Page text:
• emphasizing the social benefits of volunteering and the opportunity to work with other professionals they don't yet know
    • soliciting co-volunteers (i.e., having two people work on one job together)
    • limiting the committment required, providing a reasonable estimation of the amount of time needed, and offering support to the volunteer
    • offering incentives such as pizza, lunch, t-shirts, ...
    • using a short-term, volunteer-rotation plan
    • acknowledging volunteers on web pages and in newsletters
    • surveying your constituency to learn of their interests, of what they'd like to volunteer to support
    • letting the volunteer shape the job
    • recruiting "in person" and with genuine enthusiasm
    • creating an "apprentice" program to pass on volunteers' skills
    • acknowledging volunteers via certificates of thanks
    • advertising volunteer needs at chapter meetings or in newsletters
    • appointing a volunteer chair to focus on the challenge
    • making a committment to those who volunteer (e.g., accurately tracking all volunteers)
    • providing volunteer opportunities that are genuinely interesting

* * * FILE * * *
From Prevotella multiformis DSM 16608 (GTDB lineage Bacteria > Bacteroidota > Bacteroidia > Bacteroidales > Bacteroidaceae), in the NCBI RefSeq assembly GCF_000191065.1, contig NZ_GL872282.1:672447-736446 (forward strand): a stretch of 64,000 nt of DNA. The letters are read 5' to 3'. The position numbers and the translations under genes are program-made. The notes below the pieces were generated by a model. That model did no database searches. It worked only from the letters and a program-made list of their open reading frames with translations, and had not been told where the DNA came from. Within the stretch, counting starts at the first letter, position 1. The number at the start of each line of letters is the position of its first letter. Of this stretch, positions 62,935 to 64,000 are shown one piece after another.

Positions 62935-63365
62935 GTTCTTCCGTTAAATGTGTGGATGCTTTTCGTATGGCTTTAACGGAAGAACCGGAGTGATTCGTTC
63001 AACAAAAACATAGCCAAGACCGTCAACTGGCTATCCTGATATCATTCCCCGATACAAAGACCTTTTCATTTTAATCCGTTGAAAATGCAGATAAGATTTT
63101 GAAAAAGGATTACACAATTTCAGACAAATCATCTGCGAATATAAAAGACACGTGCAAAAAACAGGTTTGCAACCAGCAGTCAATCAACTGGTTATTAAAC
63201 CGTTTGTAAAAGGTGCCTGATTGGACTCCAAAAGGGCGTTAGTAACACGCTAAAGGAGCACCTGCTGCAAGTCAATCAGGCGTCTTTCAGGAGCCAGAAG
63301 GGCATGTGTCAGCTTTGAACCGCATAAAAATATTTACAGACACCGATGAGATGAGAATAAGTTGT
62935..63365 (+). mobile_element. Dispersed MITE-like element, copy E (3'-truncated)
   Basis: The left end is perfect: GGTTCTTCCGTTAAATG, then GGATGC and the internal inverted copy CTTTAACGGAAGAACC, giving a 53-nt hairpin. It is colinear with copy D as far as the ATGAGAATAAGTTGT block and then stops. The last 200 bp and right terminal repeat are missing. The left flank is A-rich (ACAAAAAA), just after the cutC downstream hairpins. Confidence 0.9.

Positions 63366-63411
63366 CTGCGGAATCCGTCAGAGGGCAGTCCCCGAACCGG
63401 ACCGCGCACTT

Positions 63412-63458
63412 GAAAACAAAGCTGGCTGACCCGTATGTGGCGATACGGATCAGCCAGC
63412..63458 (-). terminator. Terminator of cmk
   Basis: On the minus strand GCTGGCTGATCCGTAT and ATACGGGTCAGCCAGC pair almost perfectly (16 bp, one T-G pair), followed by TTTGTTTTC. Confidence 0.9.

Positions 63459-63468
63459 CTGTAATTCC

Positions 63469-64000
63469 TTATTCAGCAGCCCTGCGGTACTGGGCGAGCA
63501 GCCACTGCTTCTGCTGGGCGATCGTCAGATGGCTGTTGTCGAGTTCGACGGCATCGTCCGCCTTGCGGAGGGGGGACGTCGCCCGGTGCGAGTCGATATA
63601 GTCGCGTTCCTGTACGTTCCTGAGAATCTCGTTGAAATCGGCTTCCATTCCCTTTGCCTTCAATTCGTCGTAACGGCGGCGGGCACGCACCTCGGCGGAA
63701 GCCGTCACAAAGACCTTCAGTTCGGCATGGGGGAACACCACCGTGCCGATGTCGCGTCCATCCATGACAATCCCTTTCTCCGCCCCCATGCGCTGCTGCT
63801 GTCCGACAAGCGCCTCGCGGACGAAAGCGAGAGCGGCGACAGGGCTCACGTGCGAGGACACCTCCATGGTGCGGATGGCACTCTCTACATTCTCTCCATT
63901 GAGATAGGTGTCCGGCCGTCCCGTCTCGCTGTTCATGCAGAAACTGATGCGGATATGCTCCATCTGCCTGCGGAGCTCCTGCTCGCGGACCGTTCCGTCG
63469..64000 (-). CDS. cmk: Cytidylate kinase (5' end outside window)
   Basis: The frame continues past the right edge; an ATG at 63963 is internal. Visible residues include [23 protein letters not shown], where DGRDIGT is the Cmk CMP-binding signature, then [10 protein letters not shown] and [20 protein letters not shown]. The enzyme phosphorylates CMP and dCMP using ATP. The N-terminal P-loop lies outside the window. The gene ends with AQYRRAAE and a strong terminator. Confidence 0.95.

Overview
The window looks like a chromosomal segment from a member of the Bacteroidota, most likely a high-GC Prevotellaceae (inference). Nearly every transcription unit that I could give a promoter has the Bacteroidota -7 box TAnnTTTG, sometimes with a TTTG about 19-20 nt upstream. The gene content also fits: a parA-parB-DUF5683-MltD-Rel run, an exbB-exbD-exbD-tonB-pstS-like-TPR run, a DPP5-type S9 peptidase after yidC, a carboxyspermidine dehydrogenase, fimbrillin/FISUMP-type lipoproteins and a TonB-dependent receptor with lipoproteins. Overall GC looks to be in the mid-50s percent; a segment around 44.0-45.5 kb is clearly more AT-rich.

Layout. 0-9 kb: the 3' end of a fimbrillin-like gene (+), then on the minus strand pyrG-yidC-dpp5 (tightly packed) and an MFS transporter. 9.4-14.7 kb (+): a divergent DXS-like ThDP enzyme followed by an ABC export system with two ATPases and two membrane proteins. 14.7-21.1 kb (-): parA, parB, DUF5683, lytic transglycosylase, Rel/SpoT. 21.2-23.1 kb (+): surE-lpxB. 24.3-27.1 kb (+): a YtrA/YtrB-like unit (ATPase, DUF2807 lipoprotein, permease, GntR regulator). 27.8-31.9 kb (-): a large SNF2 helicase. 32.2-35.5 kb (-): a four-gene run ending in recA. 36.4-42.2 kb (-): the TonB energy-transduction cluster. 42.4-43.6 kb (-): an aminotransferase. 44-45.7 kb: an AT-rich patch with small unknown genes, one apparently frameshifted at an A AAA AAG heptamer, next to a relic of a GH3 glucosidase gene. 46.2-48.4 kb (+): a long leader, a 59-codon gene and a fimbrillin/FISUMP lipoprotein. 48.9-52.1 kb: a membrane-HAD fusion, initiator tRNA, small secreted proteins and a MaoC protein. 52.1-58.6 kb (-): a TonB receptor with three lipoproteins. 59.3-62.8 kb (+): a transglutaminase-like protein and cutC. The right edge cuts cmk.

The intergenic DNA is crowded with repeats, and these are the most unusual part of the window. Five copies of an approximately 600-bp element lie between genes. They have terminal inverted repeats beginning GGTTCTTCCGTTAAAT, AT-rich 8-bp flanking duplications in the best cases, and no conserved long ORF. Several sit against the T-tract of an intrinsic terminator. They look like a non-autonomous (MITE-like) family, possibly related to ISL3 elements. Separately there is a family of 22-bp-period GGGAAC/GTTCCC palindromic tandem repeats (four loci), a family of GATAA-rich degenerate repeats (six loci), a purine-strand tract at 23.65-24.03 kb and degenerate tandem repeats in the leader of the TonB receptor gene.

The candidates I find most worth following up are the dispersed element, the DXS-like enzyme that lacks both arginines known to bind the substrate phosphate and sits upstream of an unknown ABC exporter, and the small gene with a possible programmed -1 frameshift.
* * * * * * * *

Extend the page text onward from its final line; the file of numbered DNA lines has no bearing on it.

Securing and retaining good volunteers is a major challenge for SIGCHI as well, and at a recent SIGCHI Executive Committee (EC) meeting, I suggested that a part of the difficulty might lie in the word, "volunteer." Like SIGCHI, Local SIGs might consider using the word "participate" instead of "volunteer" and begin to change the focus from finding members willing to do extra by volunteering to making participation in running a Local SIG a greater part of the definition of membership.

Working with ACM

  • dealing with difficulties experienced with ACM support staff
  • overcoming the disconnect between Local SIGs & SIGCHI

Many leaders report challenges dealing with ACM and with the confusion prompted by SIGCHI not being officially responsible to CHI Local SIGs. As of this writing, I am working with the SIGCHI EC and with a task force of Local SIG leaders to figure out how eliminate the latter by making Local SIGs a more integral part of SIGCHI. Eliminating the latter will help address the former, and I am optimistic that we will do so by the time that SIGCHI becomes an ACM Society. However, several leaders have stressed that a closer relationship with SIGCHI must not cost them the ability to make their own decisions regarding meeting the needs of their constituency.

Richard I. Anderson, Local SIGs Chair

P.S. Local SIGs are growing in number rapidly. Is there one where you live? Do you wish there was one where you live? Keep an eye on SIGCHI's Local SIGs webpage to stay abreast of this rapid expansion.

(Copyright 1999 by Richard I. Anderson & SIGCHI. All rights reserved.)